The hut wasn't there, and suddenly it was - concealed against the bank of a long river terrace until I practically stumbled over its roof.
Overgrown old brown beer bottles scattered about. I unhooked the door, it was jammed, and I put my shoulder down and piled in. One small louvre admitted a shaft of pale light. The hut framework and rafters were unmilled beech - thin trunks or branches, bark still intact, trimmed and whittled to fit. A rat skeleton was embedded in the dirt floor. Rum bottles lay all around, their labels foxed and lacy with acidic decay. Summer heat had softened a candle that had flopped away from its base holder like toothpaste out of a tube, and hardened there. The bunk bases were large gauge chicken wire, with sacking mattresses, the kapok exploded out of them. The fireplace was just a mound of solid sloping ash held in place by sagging corrugated iron sheets with a broom propped there made of sticks. But there was a table too, with a skillet and above it the only sign of order - three billies hung on nails on the wall, a big one, a medium one and a small one.
It wasn't the Hilton, but I was very pleased I'd made it in. I broke out the stove and fired it up, put on the pot. I'd make myself a coffee. Shake up the milk. Break out the biscuits. Then put on the evening meal. A slow but steady pampering would take place.
The biggest billy, hanging on the wall suddenly boiled over. A thick grey fluid poured out, flowed upwards onto a rafter, then sped along the central beam
Maybe the cramped confines of the hut magnified it all but the hairs stood up on the back of my neck. The billy was only about a metre from my nose, I leaped back, and the animal had made it up into the rafters before I'd comprehended that it was a possum.
It hung there, its face turned away. The theory seemed to be - if it couldn't see me, I couldn't see it. The water began to boil and I poured it over the coffee bag. One of the great pleasures of the tramp is exactly this. A hard day behind you, dirty weather outside, and cupped in your hands a hot drink. The hump of fur hanging over my head spoiled the magic. I took out a Leki, gave him a prod and a suggestion -
"Look mate - why don't you shoot through?"
The possum decided he was in a bad place. He climbed down from the rafter and holed up in the far corner of the top bunk. Fine - that was a good compromise - at least he wasn't going to drop on me.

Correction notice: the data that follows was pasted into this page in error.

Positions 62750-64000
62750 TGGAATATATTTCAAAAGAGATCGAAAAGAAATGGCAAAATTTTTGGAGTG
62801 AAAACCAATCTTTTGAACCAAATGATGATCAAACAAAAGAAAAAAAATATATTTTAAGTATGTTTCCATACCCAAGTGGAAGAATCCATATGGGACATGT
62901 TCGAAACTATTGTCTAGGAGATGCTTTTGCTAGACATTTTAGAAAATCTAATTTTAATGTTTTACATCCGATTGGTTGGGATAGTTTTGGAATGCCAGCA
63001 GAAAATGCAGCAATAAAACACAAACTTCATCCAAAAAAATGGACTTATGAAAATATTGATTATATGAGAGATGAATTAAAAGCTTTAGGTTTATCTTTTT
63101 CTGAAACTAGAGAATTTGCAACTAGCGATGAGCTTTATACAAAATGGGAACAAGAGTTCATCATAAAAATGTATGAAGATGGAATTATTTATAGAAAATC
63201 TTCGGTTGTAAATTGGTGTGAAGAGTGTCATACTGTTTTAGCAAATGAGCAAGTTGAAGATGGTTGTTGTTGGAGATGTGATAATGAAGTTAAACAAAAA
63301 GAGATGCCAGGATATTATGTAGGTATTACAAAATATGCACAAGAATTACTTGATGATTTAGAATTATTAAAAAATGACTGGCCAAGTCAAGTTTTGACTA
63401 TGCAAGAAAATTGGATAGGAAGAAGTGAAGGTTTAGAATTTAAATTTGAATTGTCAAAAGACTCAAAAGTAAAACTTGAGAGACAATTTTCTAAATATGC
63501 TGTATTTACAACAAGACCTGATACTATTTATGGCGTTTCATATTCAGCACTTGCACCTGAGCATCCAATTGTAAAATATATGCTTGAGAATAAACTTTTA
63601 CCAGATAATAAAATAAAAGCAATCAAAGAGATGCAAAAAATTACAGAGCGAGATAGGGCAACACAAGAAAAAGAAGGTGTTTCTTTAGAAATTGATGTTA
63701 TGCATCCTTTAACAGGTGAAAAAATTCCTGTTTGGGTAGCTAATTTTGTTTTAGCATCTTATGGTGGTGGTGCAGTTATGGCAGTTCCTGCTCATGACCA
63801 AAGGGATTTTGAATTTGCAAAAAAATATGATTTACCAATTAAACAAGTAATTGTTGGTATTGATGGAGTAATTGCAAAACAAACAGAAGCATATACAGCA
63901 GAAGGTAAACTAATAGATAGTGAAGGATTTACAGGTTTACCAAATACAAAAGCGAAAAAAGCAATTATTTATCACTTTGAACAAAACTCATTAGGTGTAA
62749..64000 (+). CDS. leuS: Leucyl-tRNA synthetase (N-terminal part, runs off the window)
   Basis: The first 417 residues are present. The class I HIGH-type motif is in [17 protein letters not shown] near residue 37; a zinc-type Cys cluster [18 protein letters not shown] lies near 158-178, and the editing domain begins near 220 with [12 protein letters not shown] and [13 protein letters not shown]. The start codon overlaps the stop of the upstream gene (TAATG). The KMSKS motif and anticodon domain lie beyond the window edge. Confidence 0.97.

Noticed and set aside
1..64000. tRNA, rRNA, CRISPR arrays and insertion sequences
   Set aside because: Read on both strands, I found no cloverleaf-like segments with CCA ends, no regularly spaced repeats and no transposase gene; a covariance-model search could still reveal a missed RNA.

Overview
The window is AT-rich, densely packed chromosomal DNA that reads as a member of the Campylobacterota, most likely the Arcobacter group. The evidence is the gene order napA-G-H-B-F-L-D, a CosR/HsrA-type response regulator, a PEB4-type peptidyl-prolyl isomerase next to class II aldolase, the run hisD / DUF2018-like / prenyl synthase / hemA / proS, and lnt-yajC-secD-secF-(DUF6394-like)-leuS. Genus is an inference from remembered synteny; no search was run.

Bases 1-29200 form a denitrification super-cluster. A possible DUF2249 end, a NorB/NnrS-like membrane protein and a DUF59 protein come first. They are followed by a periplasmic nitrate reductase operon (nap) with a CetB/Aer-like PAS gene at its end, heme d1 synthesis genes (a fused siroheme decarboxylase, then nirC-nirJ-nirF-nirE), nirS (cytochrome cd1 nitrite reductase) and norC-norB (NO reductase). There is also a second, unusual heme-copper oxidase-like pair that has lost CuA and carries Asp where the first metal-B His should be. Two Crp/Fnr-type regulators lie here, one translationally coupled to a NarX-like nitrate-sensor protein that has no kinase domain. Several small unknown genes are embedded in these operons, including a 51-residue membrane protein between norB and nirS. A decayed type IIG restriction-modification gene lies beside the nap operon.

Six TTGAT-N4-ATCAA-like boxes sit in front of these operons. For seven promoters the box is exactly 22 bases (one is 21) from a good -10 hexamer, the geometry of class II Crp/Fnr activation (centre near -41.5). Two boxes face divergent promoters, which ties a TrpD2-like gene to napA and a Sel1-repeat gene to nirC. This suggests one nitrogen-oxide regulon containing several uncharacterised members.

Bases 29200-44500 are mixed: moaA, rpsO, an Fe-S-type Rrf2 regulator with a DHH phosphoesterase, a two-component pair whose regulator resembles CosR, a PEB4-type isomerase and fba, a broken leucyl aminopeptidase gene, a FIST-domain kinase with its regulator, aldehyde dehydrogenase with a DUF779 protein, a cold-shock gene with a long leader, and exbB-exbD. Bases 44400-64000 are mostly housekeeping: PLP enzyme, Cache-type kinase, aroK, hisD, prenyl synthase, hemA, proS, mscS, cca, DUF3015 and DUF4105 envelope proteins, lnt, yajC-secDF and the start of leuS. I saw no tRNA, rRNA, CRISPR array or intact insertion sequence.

I began to drink my coffee.
The possum hissed and spat. I whirled on him. I stood up and pointed right at him.
"Look mate - don't push it."
"I'm bigger than you. I'm stronger than you."
"I'm more intelligent than you are, and in short I wouldn't do the big challenge if I were you."
The possum began to walk across the chicken wire towards me. Bad move. His paws slipped through the gaps and he was suddenly cast with all four legs sticking straight down. He looking up at me - a bit like a man suddenly clapped into the stocks at the mercy of the leering crowd. Right in front of his snout, were the possum gloves. I hoped he'd got the point, and I left him to his own devices.
I drank my coffee, and tried to re-enter the usual sequence - drinking, eating, sleeping.
It was coming on dark by now. I cooked up some pasta and tuna and ate. Now to sleep. The possum and I were not going to sleep in the same room. Either he went, or I did. He'd extracted himself out of the chicken wire, and climbed to the rafters again. I'd prodded him a few times, but he was unresponsive, and to be honest, I felt like a bully. He wasn't going to be shifted. and his claws were so deep into the beechwood you could hardly prize the beast loose without wounding him
Besides, I'd grown just a little affectionate towards him. A couple of things had happened. When he was baled in the corner, up on his hind legs and facing out he didn't look that different from the teddy bear that sat looking at your childhood bed.
And I suspected he was very old. One eye was milky. He was half blind, and - since he hadn't heard me come into the hut and crash the pots - deaf as well.
Out of respect for the aged, and for my own comfort, I went outside and put up the tent. I bedded down there, and a couple of times during the night I was awoken.
Haaaah Ah Ah Ah Ah Ha -TA-ta-ta-ta-ta-ta-ta-ta-ta-
I could hear them moving about. More than one. I imagined a ring of them around the tent, paws linked, doing a triumphant kapa haka.
I expected the hut to be empty by morning, and it was. I peered into the various corners of it - no possum - and I got on with preparing a muesli breakfast and shaking up the milk.
Huh ! Right then I saw two ears sticking out of the big billy. Two pink ears, and I felt a surge almost of affection. This was his turangawaewae, the place where he stood. He was too old. Too set in his ways. He would give it up for nobody, would not be moved even by the threat of death. Well, good on him.
I felt a bond, and gave the bottom of the billy a few playful taps -
Haaaah Ah Ah Ah Ah Ha -TA-ta-ta-ta-ta-ta-ta-ta-ta-
It rose up in immediate tooth and claw defence. This time he wasn't moving. He chose to defend himself from inside his tin castle, and right through breakfast the pink nose and the milky eye and the nasty teeth hissed and rattled and waved its claws. I packed up straight after. I closed the door behind me noting the loose bit of corrugated iron beside the door that served as a possum flap. And then I left and was glad to be gone.
On down the Ahuriri River. I'd crossed a provincial boundary somewhere around here and Otago's signature was immediate - the flat iron fenceposts common to the treeless tussocky downs. And, since there was no place to nail the end of a coil of wire, a fencer's knot to tie the end of one roll of no 8 wire to the next.
I went on down to the junction of the Ahuriri River then round to a river bridge on Birchwood Road. The pink Hyundai waited there. I made a mark at the bridge, and we drove 20 kilometres, following the Ahuriri River to Omarama.